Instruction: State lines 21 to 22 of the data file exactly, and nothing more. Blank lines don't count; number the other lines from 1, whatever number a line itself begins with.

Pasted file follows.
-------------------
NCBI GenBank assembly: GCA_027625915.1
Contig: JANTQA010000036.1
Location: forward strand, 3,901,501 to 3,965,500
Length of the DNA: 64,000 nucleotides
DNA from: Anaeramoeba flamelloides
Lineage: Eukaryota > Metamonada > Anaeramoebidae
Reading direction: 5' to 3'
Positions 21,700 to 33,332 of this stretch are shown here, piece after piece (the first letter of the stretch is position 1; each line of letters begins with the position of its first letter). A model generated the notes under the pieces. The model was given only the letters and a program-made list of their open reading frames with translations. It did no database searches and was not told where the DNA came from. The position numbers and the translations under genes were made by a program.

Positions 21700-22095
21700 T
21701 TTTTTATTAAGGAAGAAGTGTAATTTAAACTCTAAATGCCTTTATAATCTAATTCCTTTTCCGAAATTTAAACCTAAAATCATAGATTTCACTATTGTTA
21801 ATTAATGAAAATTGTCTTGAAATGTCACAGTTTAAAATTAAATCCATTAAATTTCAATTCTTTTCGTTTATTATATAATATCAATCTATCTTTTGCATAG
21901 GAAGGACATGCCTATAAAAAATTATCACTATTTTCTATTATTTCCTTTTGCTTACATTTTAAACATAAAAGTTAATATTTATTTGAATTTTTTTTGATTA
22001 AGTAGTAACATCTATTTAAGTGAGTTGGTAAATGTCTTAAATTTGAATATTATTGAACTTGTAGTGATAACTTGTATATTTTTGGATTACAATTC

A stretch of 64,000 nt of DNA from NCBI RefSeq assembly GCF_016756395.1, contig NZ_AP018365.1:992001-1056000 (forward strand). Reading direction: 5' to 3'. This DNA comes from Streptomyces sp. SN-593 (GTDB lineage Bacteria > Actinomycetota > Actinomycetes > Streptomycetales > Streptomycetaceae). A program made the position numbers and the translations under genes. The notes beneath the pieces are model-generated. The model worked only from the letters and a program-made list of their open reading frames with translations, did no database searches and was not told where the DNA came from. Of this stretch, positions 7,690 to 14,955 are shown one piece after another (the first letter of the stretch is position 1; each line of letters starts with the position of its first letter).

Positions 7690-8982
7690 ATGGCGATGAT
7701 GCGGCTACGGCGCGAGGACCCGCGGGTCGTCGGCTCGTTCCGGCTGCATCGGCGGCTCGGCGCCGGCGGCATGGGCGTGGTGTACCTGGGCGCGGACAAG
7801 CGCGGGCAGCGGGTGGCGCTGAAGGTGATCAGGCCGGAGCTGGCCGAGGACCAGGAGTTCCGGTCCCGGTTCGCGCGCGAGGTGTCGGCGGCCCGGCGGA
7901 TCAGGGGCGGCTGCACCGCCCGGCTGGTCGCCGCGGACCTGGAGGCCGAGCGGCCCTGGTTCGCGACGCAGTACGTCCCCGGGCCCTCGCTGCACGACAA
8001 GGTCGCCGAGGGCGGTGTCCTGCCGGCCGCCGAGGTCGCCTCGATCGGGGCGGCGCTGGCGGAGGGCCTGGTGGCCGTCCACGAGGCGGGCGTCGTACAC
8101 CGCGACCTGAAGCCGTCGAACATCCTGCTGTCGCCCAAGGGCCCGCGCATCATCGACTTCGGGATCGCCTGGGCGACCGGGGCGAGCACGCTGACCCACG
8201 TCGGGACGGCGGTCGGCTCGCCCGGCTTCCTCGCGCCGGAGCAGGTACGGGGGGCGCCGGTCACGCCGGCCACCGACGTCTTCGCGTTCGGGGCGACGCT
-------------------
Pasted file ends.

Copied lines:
8001 GGTCGCCGAGGGCGGTGTCCTGCCGGCCGCCGAGGTCGCCTCGATCGGGGCGGCGCTGGCGGAGGGCCTGGTGGCCGTCCACGAGGCGGGCGTCGTACAC
8101 CGCGACCTGAAGCCGTCGAACATCCTGCTGTCGCCCAAGGGCCCGCGCATCATCGACTTCGGGATCGCCTGGGCGACCGGGGCGAGCACGCTGACCCACG